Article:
Sunday, 10 February 2013

Credibility and kiddie hackers

I can’t be the only person who wasn’t completely surprised by the news that, according to IT security firm AVG, kids as young as 11 are beginning to write malicious hack code to wreak some havoc and steal some data in the cyber world. We’ve heard plenty about hackers in their mid to late teens, but this fits neatly with the image of delinquent behaviour by junior geeks who are happier staring at a screen than going out in the real world, and is something you could believe of those who would like to but don’t have the nerve to spray graffiti or smash up a bus shelter.

But while the story sounds credible, the evidence seems limited. AVG came up with one solid example, and a lot of talk about patterns that suggest there may be a growing number of kids barely of secondary school age who are up to no good in the cyber world. It’s not clear if it’s a genuine trend or speculation based on a handful of cases.

It’s worth remembering that a story like this can do some good for the company that raises the alarm. It says it is paying attention to serious issues and concerned about the wide world in which it works. That’s why they carry out research and publish studies aimed at asserting their credentials as thought leaders; and when it makes the national news it’s a result for the PR team.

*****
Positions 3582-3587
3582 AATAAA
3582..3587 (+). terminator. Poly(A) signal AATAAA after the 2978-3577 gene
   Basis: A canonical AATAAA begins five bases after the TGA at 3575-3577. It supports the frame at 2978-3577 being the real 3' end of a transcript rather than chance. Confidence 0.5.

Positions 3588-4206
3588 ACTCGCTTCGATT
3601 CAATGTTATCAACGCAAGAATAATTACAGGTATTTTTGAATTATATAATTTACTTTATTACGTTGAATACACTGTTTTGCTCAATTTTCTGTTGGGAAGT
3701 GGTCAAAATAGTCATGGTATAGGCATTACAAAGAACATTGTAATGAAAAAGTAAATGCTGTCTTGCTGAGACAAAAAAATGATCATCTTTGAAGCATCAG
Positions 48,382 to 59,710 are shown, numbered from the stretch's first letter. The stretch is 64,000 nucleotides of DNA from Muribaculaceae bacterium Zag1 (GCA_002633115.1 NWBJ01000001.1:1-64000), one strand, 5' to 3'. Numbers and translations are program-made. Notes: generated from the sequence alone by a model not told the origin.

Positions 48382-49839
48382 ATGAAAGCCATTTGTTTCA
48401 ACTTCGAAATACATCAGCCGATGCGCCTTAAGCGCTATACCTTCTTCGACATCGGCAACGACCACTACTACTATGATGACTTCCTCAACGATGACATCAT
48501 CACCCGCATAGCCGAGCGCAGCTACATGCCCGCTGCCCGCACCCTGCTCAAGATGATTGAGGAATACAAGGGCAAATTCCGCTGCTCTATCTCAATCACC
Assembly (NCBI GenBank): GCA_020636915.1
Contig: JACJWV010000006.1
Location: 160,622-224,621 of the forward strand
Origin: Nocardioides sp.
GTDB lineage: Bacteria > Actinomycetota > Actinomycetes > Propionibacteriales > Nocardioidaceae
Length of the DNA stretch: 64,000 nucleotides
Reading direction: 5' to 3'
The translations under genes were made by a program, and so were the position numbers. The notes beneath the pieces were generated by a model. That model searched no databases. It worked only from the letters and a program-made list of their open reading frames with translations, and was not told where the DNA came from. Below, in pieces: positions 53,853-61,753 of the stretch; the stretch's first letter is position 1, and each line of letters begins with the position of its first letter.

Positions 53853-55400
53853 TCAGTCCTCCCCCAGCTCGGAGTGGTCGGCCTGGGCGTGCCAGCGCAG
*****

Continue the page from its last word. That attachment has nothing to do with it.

But it has to be remembered that this is all part of the marketing effort, and that the overall aim of such efforts is to boost a company’s sales. It would need a lot of time studying the data, and probably a lot of expertise, for anyone to know if the assertions are correct, and I don’t know whether the evidence behind AVG’s warnings is as strong as it claims. But when something like this comes from the private sector you know there’s a commercial element to it.

It might be a real phenomenon, in which case it’s a genuine worry, but it might be just a storm in a cyber tea cup.

Mark Say's collection of fiction, Perversities of Faith, is available on and Also check out

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